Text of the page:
I was born in the 40s and like many of my generation, I was a regular smoker until I quit in when I was 50. I was always a very active person, a handy man, I enjoyed outdoor activities and played sport competitively until in my 40s. Unfortunately, my work life also exposed me to irritants in industrial plants, machinery and equipment. Despite that, I guess my positive, cavalier or casual approach to life convinced me that I was somehow immune to lung disease and it was something other people ...
I was born in the 40s and like many of my generation, I was a regular smoker until I quit in when I was 50. I was always a very active person, a handy man, I enjoyed outdoor activities and played sport competitively until in my 40s. Unfortunately, my work life also exposed me to irritants in industrial plants, machinery and equipment. Despite that, I guess my positive, cavalier or casual approach to life convinced me that I was somehow immune to lung disease and it was something other people suffered.
In 2003, I began to experience subtle symptoms which belied the seriousness of the condition that I now live with. Like many, I had excuses and reasons for them all. The shortness of breath walking up some hills I assumed I was getting older or I because I didn’t exercise as much as I should. The cough seemed to hang on much longer after a bout of the flu or a bad cold. I seemed to be getting more chest infections than I used to however I was travelling in areas of weather extremes and exposed to varying levels of health in the general population – I assumed that was the cause.
It wasn’t until my mid-fifties I was told I had COPD and had lost more than 25 per cent of my lung capacity. The specialist simply said as long as you do not smoke again, you should have many years in front of you. In my mind I had already quit smoking six years before, so there was no need to do anything further.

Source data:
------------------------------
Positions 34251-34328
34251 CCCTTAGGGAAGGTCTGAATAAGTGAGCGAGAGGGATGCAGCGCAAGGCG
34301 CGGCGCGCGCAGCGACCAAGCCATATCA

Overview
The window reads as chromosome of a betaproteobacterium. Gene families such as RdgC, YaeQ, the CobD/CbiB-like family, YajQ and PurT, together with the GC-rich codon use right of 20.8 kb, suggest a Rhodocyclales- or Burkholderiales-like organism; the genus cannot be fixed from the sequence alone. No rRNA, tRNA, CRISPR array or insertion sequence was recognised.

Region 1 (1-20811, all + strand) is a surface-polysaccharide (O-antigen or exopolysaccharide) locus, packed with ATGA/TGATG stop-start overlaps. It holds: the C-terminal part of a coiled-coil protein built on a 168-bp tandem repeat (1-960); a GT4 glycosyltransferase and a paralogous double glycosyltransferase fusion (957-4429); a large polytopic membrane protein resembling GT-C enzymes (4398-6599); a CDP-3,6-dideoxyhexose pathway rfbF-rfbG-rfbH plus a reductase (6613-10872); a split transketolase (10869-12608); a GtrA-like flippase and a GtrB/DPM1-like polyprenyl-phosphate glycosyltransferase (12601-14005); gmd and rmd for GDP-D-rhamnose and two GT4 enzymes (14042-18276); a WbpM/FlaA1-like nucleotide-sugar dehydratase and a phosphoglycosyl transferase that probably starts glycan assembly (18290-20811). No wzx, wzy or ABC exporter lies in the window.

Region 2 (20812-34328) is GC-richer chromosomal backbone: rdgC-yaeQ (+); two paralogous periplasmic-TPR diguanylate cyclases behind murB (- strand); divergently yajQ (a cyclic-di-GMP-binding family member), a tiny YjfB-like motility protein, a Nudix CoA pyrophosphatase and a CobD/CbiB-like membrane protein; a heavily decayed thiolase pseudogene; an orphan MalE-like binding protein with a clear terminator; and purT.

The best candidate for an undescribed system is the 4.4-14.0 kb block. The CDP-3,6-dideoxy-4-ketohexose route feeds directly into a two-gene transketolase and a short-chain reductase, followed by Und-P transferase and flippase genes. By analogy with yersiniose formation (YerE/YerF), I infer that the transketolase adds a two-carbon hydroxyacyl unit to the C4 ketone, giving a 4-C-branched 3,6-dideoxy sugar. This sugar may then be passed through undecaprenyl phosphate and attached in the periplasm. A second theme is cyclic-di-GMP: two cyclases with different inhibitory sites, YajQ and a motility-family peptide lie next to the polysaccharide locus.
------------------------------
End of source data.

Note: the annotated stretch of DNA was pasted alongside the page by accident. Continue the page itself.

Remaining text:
Fast forward to 2011, I was eight years older, and despite all my bravado and self-deception, I was forced by events to confront reality. My breathing was now considerably worse and beginning to impact my everyday living. Things began to take longer to do and everyday activities such as fishing, gardening, playing with grandchildren were becoming a chore. Planning physical activity became a necessary part of every day to avoid increasing tiredness and the need to rest. I worked hard to hide the worst of my symptoms from my greatest supporter, and most severe critic, my significant other. Work responsibilities also began to bear down on me as the disability spiral kicked up a gear.
Fortunately for me, my wife is far smarter than I am and, having grown tired of letting me believe that she saw none of this, insisted that I consult another respiratory specialist, do what I was told, and plan an exit from work. Another breathing test result now showed a 50 per cent loss of predicted capacity, I faced reality and my own mortality squarely in the eye for the very first time. I began an eight week pulmonary rehabilitation at the Royal Brisbane Hospital soon after. Once the eight week pulmonary rehabilitation program was finished, the group was urged to ‘maintain the gain’ at weekly community group-based pulmonary maintenance exercise classes.
I attend this class twice weekly and I believe this is one of the most critical factors in maintaining good health for people with COPD. It’s taught me not to be too hard on myself. Living with COPD is a day to day proposition. I believe in doing what I can and being honest with myself. If I am breathless I always remember that in a while I will recover.
I am now more than twelve years post diagnosis and after completing pulmonary rehabilitation and starting my volunteer work with Lung Foundation Australia, I can look back with some satisfaction at where I am and what I have achieved. My COPD is stable, despite having suffered a couple of exacerbations over the last couple of years while travelling overseas. The fact that I have travelled at all is testimony to the fact that there is life after diagnosis and my commitment to maintenance exercise and close attention to medication and preventative measures plays no small role in that.
This is my story. Whether you’re a patient, carer, clinician or bystander, I hope what I have shared resonates with you in some way.